After posting solid gains in January, a key measure of competition among bitcoin miners has stagnated in the past two weeks as the coronavirus outbreak disrupts economic activity in China.
The slowdown in the growth of so-called mining difficulty signals miners have had to pause upgrading equipment after the epidemic prompted Chinese authorities to impose a quarantine and major mining equipment makers delayed production and shipments.
Mining difficulty – which gauges the effort required to solve math problems in order to win newly created bitcoin – adjusted on Feb. 11 to a level 0.52 percent higher than 14 days earlier, data show. That’s a significant drop from the growth rates of 4.67 and 7.08 percent, recorded on Jan. 28 and 14, respectively.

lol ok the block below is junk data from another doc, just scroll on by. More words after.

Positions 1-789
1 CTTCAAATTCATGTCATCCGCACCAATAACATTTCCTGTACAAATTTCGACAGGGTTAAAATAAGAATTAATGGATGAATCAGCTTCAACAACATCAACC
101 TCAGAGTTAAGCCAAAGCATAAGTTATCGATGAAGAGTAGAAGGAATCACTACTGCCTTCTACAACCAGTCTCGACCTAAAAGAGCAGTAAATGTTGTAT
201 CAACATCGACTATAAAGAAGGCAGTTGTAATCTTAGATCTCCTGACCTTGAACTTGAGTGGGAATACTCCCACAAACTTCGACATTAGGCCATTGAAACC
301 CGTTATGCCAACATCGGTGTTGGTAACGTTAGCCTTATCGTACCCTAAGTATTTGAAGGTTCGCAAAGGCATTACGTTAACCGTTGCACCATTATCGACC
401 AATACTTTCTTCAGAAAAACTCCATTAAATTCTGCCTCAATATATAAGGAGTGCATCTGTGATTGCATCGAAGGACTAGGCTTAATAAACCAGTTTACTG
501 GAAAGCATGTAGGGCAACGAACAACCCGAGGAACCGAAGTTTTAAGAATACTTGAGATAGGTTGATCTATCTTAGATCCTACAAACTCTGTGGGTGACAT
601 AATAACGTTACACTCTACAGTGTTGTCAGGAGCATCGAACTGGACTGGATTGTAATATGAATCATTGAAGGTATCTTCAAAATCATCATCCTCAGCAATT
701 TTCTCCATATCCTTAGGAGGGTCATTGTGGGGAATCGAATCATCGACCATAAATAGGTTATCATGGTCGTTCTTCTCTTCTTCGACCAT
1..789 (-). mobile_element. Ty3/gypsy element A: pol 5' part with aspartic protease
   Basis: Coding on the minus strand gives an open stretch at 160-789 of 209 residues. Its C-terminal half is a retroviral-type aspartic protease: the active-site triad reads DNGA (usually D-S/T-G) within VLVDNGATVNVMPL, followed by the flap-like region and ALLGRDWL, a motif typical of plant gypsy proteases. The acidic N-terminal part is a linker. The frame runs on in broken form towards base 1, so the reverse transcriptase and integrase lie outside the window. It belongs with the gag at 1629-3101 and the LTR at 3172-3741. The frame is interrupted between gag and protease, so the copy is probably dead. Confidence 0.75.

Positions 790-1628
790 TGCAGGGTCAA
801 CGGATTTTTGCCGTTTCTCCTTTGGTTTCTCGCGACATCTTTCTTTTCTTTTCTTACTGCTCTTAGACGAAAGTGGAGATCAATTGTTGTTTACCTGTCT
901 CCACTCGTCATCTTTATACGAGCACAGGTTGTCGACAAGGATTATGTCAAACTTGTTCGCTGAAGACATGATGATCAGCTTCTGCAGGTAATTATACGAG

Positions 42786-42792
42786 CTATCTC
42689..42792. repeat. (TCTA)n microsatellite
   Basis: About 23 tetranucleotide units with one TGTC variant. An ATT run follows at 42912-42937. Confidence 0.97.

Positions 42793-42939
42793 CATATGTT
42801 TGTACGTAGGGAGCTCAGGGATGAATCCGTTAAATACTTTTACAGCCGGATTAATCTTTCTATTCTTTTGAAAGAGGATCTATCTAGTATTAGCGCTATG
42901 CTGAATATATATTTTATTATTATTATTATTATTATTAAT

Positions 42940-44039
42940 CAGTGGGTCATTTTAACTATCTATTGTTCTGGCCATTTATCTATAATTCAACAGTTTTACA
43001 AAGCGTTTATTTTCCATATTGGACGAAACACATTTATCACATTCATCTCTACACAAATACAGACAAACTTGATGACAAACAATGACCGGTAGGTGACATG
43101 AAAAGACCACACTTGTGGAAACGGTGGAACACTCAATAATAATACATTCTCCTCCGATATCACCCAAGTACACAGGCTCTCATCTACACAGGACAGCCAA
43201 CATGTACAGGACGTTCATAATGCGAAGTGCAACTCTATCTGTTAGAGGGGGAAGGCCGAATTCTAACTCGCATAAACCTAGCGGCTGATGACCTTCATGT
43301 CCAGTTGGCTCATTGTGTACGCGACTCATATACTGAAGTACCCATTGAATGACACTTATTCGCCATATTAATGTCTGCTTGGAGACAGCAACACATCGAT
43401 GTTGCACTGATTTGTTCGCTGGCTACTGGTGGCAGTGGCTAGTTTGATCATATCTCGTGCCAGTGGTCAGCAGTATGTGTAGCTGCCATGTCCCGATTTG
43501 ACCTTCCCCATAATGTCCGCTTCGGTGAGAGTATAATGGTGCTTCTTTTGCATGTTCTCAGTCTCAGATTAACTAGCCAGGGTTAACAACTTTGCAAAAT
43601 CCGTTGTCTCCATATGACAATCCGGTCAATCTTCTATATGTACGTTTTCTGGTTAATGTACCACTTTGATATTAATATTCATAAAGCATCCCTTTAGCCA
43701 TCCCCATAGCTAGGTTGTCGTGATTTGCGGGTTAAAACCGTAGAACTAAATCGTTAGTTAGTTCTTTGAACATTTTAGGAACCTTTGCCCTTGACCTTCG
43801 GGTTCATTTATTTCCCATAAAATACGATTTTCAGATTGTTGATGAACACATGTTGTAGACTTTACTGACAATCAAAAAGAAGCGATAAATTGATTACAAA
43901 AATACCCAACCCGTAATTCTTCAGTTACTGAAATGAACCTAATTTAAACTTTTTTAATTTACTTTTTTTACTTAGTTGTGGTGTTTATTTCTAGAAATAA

Bitcoin is designed for the difficulty to adjust roughly every two weeks, depending on the amount of computing power connected to the network. When more miners join the race to earn newly created bitcoin, the difficulty rises; when miners drop out, the measure eases.
Before the slowdown, miners were bracing for a new reality: their industry was about to become fundamentally less profitable. In May, mining rewards are expected to be cut in half, to around 6.25 bitcoin ($64,000 at current prices) per block, every 10 minutes or so. This would be the third so-called halving in bitcoin’s history and could result in operating costs exceeding revenue at miners. Read More...